Elephants and Unicorns was the first thing I thought. Because I ignored my elephant (and really didn't even think there was an elephant there) for quite a while.
But those unicorns, those wonderful mythical creatures, those I saw and believed to be true...such as:
- believed my (x)wife was the problem - being in full denial of that is really was my responsibility to be the "man" and leader of the family.
- believed that everyone/everything else owned me something, and just get to that place of hating/rejecting it all because it wasn't doing what I wanted, when I wanted
- believed if I ignored it long enough, it would take care of itself
Unicorns are seductive creatures, but they aren't real, the only live your mind - but it's easy to get caught up the fantasy of them.
So what are the real elephants?
- I was much more of a man on the first day of our marriage than on the day she moved out after 16 years of marriage
- Our finances have been high to low - I wasn't good at setting boundaries and managing the money during the high times, so when the low times showed up, all the bad things happened (foreclosures, repossessions, bankruptcy, debt collections, etc and so on).
- I gave up completely. I retreated into a shell. I was no longer being the leader of the family and became an absent "captain" hiding my quarters. I still helped around the house and basically become the best "beta" husband - but with little joy about the whole thing. And I'm the one that quit having interest in sex - hell, I didn't like myself much, so why should she. I got fat and lazy - and completely disconnected from her.
- She had to take charge - and at one of my lowest financial times - she had to apply for government assistance (which lead to me moving out). Even through that, because it didn't last long, and I found a job that would at least pay for the basics - she allowed me to move back in. But it was never the same - I had failed and put my family in danger - I hated me and how could she love someone that felt that way.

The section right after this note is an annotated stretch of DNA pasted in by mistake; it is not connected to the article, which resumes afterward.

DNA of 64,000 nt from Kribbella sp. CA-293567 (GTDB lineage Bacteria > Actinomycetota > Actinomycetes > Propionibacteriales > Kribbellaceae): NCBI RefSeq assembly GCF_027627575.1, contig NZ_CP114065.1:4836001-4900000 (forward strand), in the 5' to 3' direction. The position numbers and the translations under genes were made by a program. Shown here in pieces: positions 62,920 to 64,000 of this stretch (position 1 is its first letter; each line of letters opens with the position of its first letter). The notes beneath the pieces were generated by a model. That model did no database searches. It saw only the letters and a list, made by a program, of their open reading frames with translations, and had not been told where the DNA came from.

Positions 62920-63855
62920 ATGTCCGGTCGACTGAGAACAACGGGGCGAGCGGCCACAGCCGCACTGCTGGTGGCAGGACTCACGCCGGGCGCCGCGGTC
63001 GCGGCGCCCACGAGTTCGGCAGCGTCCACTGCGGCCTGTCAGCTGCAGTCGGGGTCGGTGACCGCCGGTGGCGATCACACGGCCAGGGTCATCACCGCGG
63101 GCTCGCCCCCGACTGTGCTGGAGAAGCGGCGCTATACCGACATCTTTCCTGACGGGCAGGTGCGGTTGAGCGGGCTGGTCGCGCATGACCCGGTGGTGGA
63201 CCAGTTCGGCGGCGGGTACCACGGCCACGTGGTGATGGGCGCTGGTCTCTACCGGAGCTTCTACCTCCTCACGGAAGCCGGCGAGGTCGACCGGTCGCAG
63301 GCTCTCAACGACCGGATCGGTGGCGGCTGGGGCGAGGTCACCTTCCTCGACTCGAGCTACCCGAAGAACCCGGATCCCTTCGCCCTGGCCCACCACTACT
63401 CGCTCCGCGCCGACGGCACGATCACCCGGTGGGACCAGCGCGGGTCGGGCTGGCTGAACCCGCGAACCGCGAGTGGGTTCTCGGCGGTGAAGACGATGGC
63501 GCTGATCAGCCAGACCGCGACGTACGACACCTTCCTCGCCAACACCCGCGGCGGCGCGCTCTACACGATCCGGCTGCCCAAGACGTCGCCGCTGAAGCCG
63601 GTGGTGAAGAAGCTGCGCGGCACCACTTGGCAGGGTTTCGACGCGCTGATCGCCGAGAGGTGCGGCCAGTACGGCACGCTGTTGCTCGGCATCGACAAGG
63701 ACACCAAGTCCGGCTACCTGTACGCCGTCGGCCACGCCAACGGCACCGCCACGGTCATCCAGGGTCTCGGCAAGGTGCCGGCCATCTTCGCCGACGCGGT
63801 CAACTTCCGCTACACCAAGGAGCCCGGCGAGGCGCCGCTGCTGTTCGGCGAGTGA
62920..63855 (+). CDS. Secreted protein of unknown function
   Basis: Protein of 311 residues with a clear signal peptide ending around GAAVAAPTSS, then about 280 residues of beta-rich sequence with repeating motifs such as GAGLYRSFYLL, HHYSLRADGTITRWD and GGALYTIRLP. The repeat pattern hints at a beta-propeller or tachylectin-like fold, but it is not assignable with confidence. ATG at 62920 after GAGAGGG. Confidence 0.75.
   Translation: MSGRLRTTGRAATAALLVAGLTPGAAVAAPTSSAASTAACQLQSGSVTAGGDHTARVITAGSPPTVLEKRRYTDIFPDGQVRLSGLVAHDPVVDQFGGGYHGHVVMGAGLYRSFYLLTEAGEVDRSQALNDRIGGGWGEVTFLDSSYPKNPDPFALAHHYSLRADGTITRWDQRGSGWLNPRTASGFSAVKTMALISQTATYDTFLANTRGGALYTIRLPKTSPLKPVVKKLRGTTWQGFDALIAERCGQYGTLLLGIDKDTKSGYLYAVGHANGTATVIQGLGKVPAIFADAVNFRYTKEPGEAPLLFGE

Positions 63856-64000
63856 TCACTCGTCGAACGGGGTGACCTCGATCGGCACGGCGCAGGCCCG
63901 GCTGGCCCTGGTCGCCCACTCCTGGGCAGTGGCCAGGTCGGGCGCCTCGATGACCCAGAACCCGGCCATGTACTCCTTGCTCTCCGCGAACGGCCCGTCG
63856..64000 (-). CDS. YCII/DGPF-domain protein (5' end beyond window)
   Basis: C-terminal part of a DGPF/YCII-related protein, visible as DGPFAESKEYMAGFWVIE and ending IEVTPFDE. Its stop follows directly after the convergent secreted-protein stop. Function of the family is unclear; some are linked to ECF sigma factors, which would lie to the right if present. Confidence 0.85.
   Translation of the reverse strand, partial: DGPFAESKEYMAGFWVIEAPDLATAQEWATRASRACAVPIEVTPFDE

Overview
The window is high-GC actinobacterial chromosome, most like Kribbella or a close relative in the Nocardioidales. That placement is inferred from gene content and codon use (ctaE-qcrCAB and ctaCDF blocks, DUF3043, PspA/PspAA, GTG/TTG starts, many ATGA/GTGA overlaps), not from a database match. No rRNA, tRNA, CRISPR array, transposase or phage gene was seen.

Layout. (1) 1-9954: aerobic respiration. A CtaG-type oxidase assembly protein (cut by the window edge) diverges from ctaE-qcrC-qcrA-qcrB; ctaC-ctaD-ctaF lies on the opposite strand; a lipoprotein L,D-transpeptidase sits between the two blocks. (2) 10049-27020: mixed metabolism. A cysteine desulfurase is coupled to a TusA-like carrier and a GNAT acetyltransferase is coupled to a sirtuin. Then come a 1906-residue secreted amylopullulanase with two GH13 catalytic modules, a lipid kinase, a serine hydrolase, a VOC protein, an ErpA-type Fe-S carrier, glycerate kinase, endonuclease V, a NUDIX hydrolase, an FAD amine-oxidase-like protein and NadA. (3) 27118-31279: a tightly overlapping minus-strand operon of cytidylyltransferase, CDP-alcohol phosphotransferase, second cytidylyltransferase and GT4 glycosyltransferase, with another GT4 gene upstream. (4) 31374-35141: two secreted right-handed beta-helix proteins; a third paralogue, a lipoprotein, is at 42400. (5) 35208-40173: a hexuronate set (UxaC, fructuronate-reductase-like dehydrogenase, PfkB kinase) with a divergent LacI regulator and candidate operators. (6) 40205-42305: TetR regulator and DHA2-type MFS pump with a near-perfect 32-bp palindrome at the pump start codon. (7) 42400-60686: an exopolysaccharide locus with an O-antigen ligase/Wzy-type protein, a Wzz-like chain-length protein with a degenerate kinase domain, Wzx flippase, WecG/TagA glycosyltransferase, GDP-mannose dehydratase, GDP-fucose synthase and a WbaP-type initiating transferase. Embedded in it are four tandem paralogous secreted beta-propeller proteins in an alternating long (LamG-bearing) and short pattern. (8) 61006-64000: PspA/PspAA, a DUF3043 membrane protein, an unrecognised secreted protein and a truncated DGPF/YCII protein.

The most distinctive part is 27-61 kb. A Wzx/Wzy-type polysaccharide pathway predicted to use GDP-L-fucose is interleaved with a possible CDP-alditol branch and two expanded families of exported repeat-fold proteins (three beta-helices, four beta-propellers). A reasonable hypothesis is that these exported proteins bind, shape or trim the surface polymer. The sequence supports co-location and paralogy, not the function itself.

That happened in 2003 - and I spent the next few years busting my ass to get back to something that resembled our former finances. But that also meant traveling and being away from home (which was what I did before during the high financial times - and she hated that) - we grew further apart. The elephant was there, but I was chasing unicorns.
By 2008, we purchased her dream home - I was back (but just barely) and was still teetering on the edge. All it took was a little push - this time, it was a car and I couldn't replace it immediately - and I started falling again, into that safe place, isolating from her. To her credit, she stuck with me, she tried everything she could think of to get me out of that place - from yelling, to being seductive, to being nice, to being a full blown bitch, to ignoring me to finally deciding to get fit, lose weight, dress better and generally up her game. The day before she moved out in 2011, she tried to talk to me - but I told her I didn't know if I loved her (I have failed her, she was better off without me, so I did the "ole yeller" thing and threw rocks at her).
Finally, we come to the Pink Elephant - that I still love my wife - I always have. She is the only women that has challenged me to be better, to think bigger, to life a full life. It sucks to come to that realization only after "getting better" (I started working out, lost about 50 pounds of flab, started getting regular hair cuts again, buying clothes.
I wrote that about 8 months ago - posted it on a forum and heard back from a few people about the whole thing. I know that I'm having "a day" today - in fact, I've had about "a week" so far. I'm not to that place of hopelessness, don't think I'll get there. It's more of wishful thinking and what ifs - they move in and out of mind like a soft summer breeze. But here's what I know...I will get past this. This phase won't last forever. When my mind finally turns over, there will be no turning back. That's one of my greatest fears, is that once I'm done, I won't care - it's a Catch 22 - I want to get that place, because how it is now is painful, once I get there, I don't think I'll ever want to go back. We fear the unknown, even if the known is not that good.